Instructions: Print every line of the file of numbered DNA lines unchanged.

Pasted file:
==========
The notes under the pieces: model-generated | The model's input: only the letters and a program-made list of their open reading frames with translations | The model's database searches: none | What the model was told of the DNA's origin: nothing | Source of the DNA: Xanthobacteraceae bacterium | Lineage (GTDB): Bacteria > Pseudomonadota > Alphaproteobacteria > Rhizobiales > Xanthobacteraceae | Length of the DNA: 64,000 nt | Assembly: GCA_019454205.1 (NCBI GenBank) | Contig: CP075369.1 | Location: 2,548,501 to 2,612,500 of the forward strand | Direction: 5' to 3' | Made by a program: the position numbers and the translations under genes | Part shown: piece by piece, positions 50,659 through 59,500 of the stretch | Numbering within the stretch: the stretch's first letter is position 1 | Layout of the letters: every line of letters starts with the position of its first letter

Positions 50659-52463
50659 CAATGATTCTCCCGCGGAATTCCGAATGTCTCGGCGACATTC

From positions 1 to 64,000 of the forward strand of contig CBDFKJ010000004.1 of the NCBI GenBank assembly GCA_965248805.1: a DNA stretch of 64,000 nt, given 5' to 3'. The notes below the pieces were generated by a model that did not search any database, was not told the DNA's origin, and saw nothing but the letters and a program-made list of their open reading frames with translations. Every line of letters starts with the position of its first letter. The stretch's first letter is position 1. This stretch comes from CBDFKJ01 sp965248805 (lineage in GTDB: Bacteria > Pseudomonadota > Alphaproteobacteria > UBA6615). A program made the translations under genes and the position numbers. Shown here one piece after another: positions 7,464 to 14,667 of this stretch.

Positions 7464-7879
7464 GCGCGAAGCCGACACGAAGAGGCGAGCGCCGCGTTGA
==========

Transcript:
The notes under the pieces: model-generated | The model's input: only the letters and a program-made list of their open reading frames with translations | The model's database searches: none | What the model was told of the DNA's origin: nothing | Source of the DNA: Xanthobacteraceae bacterium | Lineage (GTDB): Bacteria > Pseudomonadota > Alphaproteobacteria > Rhizobiales > Xanthobacteraceae | Length of the DNA: 64,000 nt | Assembly: GCA_019454205.1 (NCBI GenBank) | Contig: CP075369.1 | Location: 2,548,501 to 2,612,500 of the forward strand | Direction: 5' to 3' | Made by a program: the position numbers and the translations under genes | Part shown: piece by piece, positions 50,659 through 59,500 of the stretch | Numbering within the stretch: the stretch's first letter is position 1 | Layout of the letters: every line of letters starts with the position of its first letter

Positions 50659-52463
50659 CAATGATTCTCCCGCGGAATTCCGAATGTCTCGGCGACATTC

From positions 1 to 64,000 of the forward strand of contig CBDFKJ010000004.1 of the NCBI GenBank assembly GCA_965248805.1: a DNA stretch of 64,000 nt, given 5' to 3'. The notes below the pieces were generated by a model that did not search any database, was not told the DNA's origin, and saw nothing but the letters and a program-made list of their open reading frames with translations. Every line of letters starts with the position of its first letter. The stretch's first letter is position 1. This stretch comes from CBDFKJ01 sp965248805 (lineage in GTDB: Bacteria > Pseudomonadota > Alphaproteobacteria > UBA6615). A program made the translations under genes and the position numbers. Shown here one piece after another: positions 7,464 to 14,667 of this stretch.

Positions 7464-7879
7464 GCGCGAAGCCGACACGAAGAGGCGAGCGCCGCGTTGA